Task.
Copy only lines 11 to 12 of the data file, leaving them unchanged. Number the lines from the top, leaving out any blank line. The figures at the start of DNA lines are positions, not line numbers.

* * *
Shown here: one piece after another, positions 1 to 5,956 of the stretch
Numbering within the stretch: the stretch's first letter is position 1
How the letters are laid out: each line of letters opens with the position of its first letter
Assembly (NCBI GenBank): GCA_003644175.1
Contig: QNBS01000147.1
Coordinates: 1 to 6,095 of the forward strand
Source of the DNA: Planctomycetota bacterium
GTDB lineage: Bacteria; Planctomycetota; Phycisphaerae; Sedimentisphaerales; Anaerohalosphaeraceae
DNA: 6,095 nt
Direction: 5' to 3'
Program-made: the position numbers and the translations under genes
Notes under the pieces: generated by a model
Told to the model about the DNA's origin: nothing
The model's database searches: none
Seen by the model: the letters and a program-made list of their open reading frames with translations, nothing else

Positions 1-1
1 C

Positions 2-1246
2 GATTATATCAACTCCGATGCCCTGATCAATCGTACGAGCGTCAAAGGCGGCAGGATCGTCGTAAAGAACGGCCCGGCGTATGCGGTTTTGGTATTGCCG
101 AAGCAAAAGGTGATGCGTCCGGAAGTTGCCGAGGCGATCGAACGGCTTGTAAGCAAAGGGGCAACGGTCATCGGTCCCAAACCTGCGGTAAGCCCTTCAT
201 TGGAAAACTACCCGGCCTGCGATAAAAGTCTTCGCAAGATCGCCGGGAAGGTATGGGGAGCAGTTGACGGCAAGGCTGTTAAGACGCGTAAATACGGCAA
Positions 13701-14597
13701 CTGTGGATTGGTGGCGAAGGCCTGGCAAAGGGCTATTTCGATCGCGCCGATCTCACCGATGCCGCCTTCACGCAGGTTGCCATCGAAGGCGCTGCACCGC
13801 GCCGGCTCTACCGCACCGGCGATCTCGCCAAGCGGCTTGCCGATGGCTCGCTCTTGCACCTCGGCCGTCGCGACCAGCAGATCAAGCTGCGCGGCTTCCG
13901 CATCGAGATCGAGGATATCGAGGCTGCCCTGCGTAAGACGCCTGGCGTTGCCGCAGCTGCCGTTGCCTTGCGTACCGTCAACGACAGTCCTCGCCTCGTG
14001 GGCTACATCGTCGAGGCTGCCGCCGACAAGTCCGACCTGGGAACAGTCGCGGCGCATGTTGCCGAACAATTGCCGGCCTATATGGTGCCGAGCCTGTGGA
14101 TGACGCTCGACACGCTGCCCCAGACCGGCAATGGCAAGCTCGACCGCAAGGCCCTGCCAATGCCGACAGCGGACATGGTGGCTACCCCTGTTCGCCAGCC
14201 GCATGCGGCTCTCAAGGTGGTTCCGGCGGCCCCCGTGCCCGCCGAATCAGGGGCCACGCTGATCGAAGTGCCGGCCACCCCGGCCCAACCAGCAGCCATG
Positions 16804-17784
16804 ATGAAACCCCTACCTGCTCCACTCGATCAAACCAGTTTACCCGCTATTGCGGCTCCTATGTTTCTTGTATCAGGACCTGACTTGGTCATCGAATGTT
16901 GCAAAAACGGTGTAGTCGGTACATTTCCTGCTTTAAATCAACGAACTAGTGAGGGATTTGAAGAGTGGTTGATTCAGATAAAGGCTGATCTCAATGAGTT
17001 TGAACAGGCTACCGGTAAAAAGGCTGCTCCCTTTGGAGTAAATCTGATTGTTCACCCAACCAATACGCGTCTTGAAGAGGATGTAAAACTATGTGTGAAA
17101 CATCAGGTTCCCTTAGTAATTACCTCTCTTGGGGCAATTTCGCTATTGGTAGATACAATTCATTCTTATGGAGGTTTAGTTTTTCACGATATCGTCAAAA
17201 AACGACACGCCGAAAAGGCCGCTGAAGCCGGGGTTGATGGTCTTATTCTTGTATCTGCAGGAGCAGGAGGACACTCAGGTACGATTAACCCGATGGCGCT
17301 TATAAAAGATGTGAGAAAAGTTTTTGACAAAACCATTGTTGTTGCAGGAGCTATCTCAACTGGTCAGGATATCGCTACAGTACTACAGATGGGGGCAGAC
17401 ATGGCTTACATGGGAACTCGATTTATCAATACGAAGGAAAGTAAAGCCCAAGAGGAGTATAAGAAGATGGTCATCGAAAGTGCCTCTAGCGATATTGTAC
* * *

Program-made: the position numbers and the translations under genes
Notes under the pieces: generated by a model